Fighting corruption on foreign aids. Quibria (2017) introduces additional ways for anti-corruption in foreign aid. First, it is necessary to improve the transparency and accountability of donors. Donor agencies should keep auditing themselves, inspecting existing institution, and opening discourses for foreign aid policy with recipients. In practice, the Asian Development Bank (ADB) made the Offices of Anticorruption and Integrity and the World Bank opened the Integrity Vice-Presidency revised codes of ethics for staff for the purpose. Second, it also needs to improve the transparency and accountability of recipients. External accountability mechanisms can play a role of fortifying civil society groups and gathering in consultations with local stakeholders of the foreign aid project. Making the stakeholders to hold support the local projects is a strategy that the stakeholders work as monitors of project process, inform flaws of project implementation, and give feedback on possible corruption.
Moreover, the existence of independent local media assists to ban foreign aid corruption in the recipients. Therefore, it is effective that donors support the programs helping local media to be independent to eradicate corruption in developing countries. Last, donors’ active participation in Global anti-corruption campaign is crucial. The campaign covers legal conventions which facilitate international cooperation for anti-corruption, such as the OECD holds the Anti-Bribery Convention, and the United Nations opens the Convention Against Bribery. These conventions try to find the proper means to recover stolen assets, track the prominent people, pursue criminal investigations for recipients, and construct networks for those who have a high level of anti-corruption investigation through international cooperation.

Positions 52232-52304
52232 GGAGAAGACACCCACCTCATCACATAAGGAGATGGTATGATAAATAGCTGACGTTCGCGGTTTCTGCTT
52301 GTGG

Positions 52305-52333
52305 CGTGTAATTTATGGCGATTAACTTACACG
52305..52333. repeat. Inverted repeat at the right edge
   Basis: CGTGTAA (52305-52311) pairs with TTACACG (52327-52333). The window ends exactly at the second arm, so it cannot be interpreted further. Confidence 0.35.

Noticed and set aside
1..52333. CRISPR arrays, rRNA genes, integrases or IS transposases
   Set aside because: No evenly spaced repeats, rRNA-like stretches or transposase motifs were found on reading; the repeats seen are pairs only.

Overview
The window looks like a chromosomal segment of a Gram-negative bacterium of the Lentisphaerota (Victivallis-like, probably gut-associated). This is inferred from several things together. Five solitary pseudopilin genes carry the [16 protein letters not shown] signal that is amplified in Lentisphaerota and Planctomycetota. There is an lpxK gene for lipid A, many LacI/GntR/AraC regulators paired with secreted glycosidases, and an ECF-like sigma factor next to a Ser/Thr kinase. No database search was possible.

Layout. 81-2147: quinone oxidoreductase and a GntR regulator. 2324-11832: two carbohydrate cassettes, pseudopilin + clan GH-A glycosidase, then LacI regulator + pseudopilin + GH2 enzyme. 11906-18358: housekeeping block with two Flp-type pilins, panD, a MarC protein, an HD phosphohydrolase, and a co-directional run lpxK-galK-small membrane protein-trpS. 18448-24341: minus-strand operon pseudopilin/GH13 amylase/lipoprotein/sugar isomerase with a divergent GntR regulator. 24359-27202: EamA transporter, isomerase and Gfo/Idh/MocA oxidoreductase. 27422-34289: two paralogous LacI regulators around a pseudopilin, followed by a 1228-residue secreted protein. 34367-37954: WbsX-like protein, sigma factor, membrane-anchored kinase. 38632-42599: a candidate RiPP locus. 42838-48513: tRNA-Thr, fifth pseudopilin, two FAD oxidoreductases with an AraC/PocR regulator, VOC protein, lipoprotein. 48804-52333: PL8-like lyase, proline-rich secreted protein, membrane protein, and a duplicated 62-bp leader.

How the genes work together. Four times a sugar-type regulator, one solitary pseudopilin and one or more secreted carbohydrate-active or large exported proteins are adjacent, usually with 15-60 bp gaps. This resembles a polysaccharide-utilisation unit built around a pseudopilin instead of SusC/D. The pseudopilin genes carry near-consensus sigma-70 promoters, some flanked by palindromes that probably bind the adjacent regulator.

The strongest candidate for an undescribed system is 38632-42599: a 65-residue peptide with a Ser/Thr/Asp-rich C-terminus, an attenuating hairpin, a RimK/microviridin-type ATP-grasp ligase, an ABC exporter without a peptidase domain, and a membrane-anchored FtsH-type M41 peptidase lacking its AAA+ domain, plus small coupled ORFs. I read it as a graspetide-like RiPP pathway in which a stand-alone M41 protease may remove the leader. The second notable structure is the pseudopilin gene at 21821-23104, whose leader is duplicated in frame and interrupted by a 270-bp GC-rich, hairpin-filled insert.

Not just giving them aid money, the aid should mainly be a form of constructing infrastructure for underdeveloped countries to induce them to be financially independent and sustain their economic growth. If underdeveloped countries get funds through aids, they tend to keep relying on the money, not think that they should develop their economic status quo with the aids. Though, given that aid funds are used in building infrastructures of those countries, this way not only solves the problems deriving from shortage of infrastructures, but also brings positive effects containing self-supporting economy. Due to their backward infrastructures of distribution, underdeveloped countries, especially regions where low-income groups are mainly living, should pay more for buying same commodities or services than people living in developed countries pay for (Prahalad, 2005).